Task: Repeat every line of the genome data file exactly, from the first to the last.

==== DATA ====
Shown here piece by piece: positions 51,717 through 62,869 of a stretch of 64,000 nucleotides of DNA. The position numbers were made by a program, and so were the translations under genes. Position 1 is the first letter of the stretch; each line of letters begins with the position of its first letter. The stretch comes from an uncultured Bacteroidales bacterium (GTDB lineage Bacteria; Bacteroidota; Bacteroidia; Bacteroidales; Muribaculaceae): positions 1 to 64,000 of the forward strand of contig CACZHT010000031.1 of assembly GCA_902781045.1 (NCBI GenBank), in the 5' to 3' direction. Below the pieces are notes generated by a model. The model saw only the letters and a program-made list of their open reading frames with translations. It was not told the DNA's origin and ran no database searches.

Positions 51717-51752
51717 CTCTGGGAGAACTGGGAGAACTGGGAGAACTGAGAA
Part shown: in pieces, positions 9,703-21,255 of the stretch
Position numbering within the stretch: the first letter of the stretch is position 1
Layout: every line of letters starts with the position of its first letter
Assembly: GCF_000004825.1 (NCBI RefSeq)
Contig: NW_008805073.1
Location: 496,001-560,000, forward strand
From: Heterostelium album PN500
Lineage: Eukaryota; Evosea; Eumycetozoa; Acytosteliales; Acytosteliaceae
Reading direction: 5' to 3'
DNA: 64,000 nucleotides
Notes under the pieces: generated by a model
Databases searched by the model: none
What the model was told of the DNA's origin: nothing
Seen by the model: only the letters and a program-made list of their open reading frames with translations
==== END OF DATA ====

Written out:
Shown here piece by piece: positions 51,717 through 62,869 of a stretch of 64,000 nucleotides of DNA. The position numbers were made by a program, and so were the translations under genes. Position 1 is the first letter of the stretch; each line of letters begins with the position of its first letter. The stretch comes from an uncultured Bacteroidales bacterium (GTDB lineage Bacteria; Bacteroidota; Bacteroidia; Bacteroidales; Muribaculaceae): positions 1 to 64,000 of the forward strand of contig CACZHT010000031.1 of assembly GCA_902781045.1 (NCBI GenBank), in the 5' to 3' direction. Below the pieces are notes generated by a model. The model saw only the letters and a program-made list of their open reading frames with translations. It was not told the DNA's origin and ran no database searches.

Positions 51717-51752
51717 CTCTGGGAGAACTGGGAGAACTGGGAGAACTGAGAA
Part shown: in pieces, positions 9,703-21,255 of the stretch
Position numbering within the stretch: the first letter of the stretch is position 1
Layout: every line of letters starts with the position of its first letter
Assembly: GCF_000004825.1 (NCBI RefSeq)
Contig: NW_008805073.1
Location: 496,001-560,000, forward strand
From: Heterostelium album PN500
Lineage: Eukaryota; Evosea; Eumycetozoa; Acytosteliales; Acytosteliaceae
Reading direction: 5' to 3'
DNA: 64,000 nucleotides
Notes under the pieces: generated by a model
Databases searched by the model: none
What the model was told of the DNA's origin: nothing
Seen by the model: only the letters and a program-made list of their open reading frames with translations